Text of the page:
One of the characteristics of worry and anxiety is how easily and frequently we spin off, spiraling down through layers and layers of ever-increasing terrors. Here’s how it works:
We hear a news item about the Dow Jones falling 500 points today. Some pundit then goes on to tell us how the economy is overdue for a major correction and this is likely just the beginning. They dig up and recycle stories from 1929, 1987, 2008 and every other time the stock exchange has taken a dive. “Experts” are interviewed about what this means to the average investor and how this is likely to hit the ‘regular Joe’s’ 401(k) accounts, mutual funds and retirement savings.
This doom and gloom has you in a panic about your own investments and you begin to imagine your savings being flushed down one gigantic toilet bowl. Your throat tightens and your pulse rate goes up as you think about having to work three jobs for the next ten years to recover these losses. No, wait, you’re too old! It will be impossible to recover them! Now you’re imagining retirement in a rusty old single-wide trailer, parked outside some nowhere town as you wander the streets looking for bottles and cans to turn in for a few bucks at the recycling center while hoping to scrounge enough for the cans of cat food that will have to serve as your dinner.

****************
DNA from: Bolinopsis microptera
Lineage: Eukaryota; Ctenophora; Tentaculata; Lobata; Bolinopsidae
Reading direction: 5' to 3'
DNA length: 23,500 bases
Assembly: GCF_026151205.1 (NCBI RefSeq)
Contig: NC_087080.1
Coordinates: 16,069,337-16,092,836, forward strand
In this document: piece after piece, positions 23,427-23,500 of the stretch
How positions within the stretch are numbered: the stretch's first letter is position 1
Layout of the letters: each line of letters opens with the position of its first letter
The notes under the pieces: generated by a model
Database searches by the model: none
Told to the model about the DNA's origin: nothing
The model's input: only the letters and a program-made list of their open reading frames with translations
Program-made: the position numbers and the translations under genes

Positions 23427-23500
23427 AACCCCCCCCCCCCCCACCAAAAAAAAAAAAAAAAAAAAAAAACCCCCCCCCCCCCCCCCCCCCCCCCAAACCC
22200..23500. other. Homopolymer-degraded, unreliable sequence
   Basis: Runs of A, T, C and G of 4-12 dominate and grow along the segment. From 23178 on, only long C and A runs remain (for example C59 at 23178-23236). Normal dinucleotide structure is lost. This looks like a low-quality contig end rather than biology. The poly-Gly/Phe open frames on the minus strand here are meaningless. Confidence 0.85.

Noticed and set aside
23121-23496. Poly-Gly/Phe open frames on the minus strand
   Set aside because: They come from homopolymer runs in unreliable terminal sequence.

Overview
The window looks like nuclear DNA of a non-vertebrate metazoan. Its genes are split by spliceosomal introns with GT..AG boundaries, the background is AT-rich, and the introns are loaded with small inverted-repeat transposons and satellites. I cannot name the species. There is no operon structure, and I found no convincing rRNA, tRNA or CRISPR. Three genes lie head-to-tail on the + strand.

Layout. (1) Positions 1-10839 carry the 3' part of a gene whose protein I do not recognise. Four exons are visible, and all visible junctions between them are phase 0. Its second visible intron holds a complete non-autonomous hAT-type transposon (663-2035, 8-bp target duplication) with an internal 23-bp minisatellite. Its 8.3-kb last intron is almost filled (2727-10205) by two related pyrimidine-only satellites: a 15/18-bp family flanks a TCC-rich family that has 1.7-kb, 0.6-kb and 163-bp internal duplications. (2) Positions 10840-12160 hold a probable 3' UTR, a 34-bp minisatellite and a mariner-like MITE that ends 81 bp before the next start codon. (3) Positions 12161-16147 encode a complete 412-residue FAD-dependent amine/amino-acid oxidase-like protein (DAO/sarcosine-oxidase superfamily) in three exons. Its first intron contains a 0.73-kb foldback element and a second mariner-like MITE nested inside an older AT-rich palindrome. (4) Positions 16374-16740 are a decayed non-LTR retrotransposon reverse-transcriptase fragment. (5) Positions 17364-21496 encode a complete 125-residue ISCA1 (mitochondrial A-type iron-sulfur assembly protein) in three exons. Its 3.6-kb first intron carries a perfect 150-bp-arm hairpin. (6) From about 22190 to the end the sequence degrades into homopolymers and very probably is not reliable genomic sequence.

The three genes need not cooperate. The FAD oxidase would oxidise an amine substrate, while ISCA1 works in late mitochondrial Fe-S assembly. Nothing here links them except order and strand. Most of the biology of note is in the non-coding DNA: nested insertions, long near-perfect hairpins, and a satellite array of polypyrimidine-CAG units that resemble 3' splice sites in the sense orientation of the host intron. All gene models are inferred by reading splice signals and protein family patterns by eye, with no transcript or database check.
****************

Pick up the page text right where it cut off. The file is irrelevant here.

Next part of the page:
24-hours later, you hear another news item that the Dow recovered yesterday’s losses and went on to a record close.
So much for the self-administered nightmare.
Thoughts aren’t always reliable
As rational and intelligent human beings we put a great deal of stock and faith in our ability to think. We register informational input, we process it, we reach conclusions and we make decisions.
But what if our thoughts weren’t always trustworthy? What if they aren’t always as reliable as we like to believe they are? The fact is, there are limits to rationale and reason. And even when those limits are very high, there are also, occasionally, very real obstacles that prevent them from functioning properly and reliably.
Many things affect our ability to think accurately and reliably. Have you ever had a few glasses of wine and found yourself saying or doing things that, in the clear light of the next morning, might not have been so wise? Have you ever been overcome with emotion, perhaps anger, jealousy, or even joy, and found yourself entertaining thoughts or making judgments – either negative or positive – that later seemed a little unreasonable?
Anxiety impairs thinking
Aside from true cognitive impairment brought on by disease or aging, there are many things in daily life that can and do impair our ability to think clearly. Fear, anxiety and worry are high on the list. Your ability to concentrate is one of the many functions that is hampered when you’re worried. And studies have also shown that anxiety can affect perception, attention, learning and executive functions, which are the processes that have to do with mental control and self-regulation.
Conclusions we reach and decisions we make in the midst of anxiety or worry are at high risk of being unreliable. And yet, caught up in the whirlwind of worry, they seem logical, inevitable and terrifying. So the next time you’re deep into your own worry-fest or it feels like you’re overcome with anxiety, step outside yourself for a moment and remember that the conclusions and decisions you’re making in those moments should probably not be trusted.